Five years ago, few people in Ohio were paying close attention to the claim that political consultants – armed with partisan power, increasingly sophisticated computer technology and big data – were in a position to hijack democracy. Critics like Carrie Davis of the League of Women Voters looked at Congressional maps, drawn largely in secrecy by Republican state lawmakers, and issued a warning. “Voters are ignored and made to feel as if their voice doesn’t count,” Davis said. “Communities are carved up so that they don’t have a Congress-person who truly represents them. Members of Congress are frequently threatened with being ‘primaried’ by the extremes of their own party.” But voters repeatedly turned down proposals to change the system. That may be changing – not just in Ohio, but around the country.

Michigan: Federal suit alleges GOP ‘gerrymandering’ in Michigan | The Detroit News

A new federal lawsuit alleges political district maps drawn by Michigan’s Republican-led Legislature discriminate against Democratic voters to protect GOP majorities at the state Capitol and in Congress. Former Michigan Democratic Party Chairman Mark Brewer filed the suit Friday on behalf of the Michigan League of Women Voters and various Democrats, including former state Reps. Rashida Tlaib and Fred Durhal Jr. of Detroit. The complaint contends 2011 maps drawn by Republicans represent a “particularly egregious example of party gerrymandering,” whereby a party in power draws districts to give itself an advantage in elections.

Ohio: ‘Gerrymandering Is Really Bullying’: Inside Ohio’s Attempts To Reform Redistricting | WOSU

On election night two years ago, Catherine Turcer of Common Cause Ohio couldn’t have been more thrilled. “It’s like Christmas,” Turcer said. “I got the best present, and the thing that’s exciting is that this is for all of us.”  “This” was an Ohio constitutional amendment to create a seven-member bipartisan redistricting commission. Previously, Ohio saw citizen-backed ballot issues on redistricting that were rejected by voters. But finally, in 2015, this one passed with more than 70 percent of the vote – likely because both Democratic and Republican lawmakers also supported it. One problem: The amendment applied only to state House and state Senate districts. Advocates said Congressional redistricting was next: The current Ohio map has been called one of the most gerrymandered in the country.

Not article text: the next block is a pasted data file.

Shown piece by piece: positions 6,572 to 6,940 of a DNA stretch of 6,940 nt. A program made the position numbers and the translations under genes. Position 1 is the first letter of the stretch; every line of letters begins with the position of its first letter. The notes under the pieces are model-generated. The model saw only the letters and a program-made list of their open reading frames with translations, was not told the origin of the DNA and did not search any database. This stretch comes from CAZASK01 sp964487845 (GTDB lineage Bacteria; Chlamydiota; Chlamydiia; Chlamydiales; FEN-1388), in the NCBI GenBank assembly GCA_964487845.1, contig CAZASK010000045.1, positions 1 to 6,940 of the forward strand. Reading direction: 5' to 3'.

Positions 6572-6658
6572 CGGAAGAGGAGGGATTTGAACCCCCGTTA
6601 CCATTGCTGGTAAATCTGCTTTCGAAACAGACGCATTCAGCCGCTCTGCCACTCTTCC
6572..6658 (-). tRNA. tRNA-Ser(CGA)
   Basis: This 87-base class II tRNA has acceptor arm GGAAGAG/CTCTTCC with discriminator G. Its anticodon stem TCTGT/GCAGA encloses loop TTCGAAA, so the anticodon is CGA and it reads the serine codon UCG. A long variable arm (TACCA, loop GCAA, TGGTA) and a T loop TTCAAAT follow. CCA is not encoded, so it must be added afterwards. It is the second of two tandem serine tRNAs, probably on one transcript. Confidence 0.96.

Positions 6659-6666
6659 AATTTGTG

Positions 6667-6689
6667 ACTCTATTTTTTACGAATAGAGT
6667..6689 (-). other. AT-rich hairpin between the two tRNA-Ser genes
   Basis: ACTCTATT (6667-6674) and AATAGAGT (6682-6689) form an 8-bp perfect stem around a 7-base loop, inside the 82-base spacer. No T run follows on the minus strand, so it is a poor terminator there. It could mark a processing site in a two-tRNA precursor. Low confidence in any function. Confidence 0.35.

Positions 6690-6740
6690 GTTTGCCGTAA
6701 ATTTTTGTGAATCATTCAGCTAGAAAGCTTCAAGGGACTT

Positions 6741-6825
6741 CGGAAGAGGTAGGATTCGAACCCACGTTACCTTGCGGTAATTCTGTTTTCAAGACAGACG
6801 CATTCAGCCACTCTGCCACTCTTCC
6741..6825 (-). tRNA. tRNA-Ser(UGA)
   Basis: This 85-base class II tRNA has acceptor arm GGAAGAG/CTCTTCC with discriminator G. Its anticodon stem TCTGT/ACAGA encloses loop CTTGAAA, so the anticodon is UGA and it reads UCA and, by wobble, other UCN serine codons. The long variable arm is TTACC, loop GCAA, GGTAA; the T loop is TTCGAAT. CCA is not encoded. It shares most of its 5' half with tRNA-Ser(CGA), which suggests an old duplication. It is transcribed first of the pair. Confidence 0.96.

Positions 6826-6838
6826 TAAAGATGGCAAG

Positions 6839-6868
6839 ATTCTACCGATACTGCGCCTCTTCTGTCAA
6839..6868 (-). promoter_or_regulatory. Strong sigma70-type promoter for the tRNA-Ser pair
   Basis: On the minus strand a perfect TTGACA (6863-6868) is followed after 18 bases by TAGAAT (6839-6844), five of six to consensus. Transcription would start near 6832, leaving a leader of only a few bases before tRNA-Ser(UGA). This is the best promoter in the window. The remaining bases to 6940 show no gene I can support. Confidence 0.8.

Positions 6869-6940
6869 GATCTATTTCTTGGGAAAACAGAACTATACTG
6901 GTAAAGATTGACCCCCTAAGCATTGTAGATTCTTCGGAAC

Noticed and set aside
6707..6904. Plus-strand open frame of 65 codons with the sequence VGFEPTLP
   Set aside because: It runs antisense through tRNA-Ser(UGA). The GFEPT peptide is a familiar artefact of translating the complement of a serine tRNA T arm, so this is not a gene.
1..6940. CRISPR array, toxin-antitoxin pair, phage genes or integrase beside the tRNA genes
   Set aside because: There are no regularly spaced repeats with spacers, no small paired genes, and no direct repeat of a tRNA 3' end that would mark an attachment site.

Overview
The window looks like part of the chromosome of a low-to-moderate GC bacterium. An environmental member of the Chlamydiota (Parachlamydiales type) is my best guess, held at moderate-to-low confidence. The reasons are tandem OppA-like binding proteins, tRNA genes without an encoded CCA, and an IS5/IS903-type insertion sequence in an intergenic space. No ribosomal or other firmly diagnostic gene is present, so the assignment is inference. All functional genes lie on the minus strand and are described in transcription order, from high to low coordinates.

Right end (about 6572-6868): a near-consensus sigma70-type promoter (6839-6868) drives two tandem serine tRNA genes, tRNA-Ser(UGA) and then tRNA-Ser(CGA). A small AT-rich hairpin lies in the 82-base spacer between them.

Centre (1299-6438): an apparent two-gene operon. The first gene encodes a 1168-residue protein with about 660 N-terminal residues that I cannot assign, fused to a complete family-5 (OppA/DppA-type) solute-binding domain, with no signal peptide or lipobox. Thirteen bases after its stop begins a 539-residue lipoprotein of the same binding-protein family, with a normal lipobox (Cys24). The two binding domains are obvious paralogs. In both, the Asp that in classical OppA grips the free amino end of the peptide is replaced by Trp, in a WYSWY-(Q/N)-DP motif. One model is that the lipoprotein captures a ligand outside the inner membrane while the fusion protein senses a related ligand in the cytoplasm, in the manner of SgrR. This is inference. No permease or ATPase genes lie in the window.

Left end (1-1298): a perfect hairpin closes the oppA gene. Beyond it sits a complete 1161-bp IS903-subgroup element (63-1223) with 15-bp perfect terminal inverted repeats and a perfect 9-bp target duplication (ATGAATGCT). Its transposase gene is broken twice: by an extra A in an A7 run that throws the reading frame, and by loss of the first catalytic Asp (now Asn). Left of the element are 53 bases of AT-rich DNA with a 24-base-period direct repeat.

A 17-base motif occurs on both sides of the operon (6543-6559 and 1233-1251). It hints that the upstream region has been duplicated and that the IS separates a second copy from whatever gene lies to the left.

North Carolina: Plaintiffs’ lawyers object to expert in redistricting case | Greensboro News & Record

Lawyers for 31 voters suing Republican legislative leaders over racially biased election districts are questioning the other side’s plan for a California political scientist and demographer to testify at a hearing next month. They argue that redistricting consultant Douglas Johnson of Glendale, Calif., should not be allowed to take the stand on Jan. 5 because he has not met a basic, federal requirement that such expert witnesses must file a report in advance covering “all opinions the witness will express and the basis and reasons for them.” “Because legislative defendants have not produced a report for Dr. Johnson, he should not be permitted to offer expert testimony on Jan. 5,” voter lawyers Allison Riggs of Durham and Edwin Speas of Raleigh contend. “Should the court allow him to testify, plaintiffs request that he be ordered to produce a report and be available for deposition prior to Jan. 5.”

Ohio: Snakes, Ducks and Toilet Bowls: How Does Ohio Shape Congressional Districts? | WOSU

Ian Yarber, a former Oberlin school board member, considers himself a knowledgeable voter. He lives at the northeast end of Ohio’s 4th Congressional District, which stretches south and west nearly to the Indiana border. But when it comes to how it or any of Ohio’s 16 districts were drawn, he hasn’t a clue. “I don’t really know as to the rhyme or reason for the setting up the district,” Yarber says. “I’d be interested to know.” Every 10 years, after each U.S. Census, the 435 seats in the U.S. House of Representatives are re-distributed based on population. Then, the states get to work drawing a new map of their Congressional districts. In Ohio, those boundaries are set by the state legislature. Over the past five decades, Ohio’s Congressional districts have become increasingly “safe” for incumbents – because they’re strategically drawn for maximum political gain.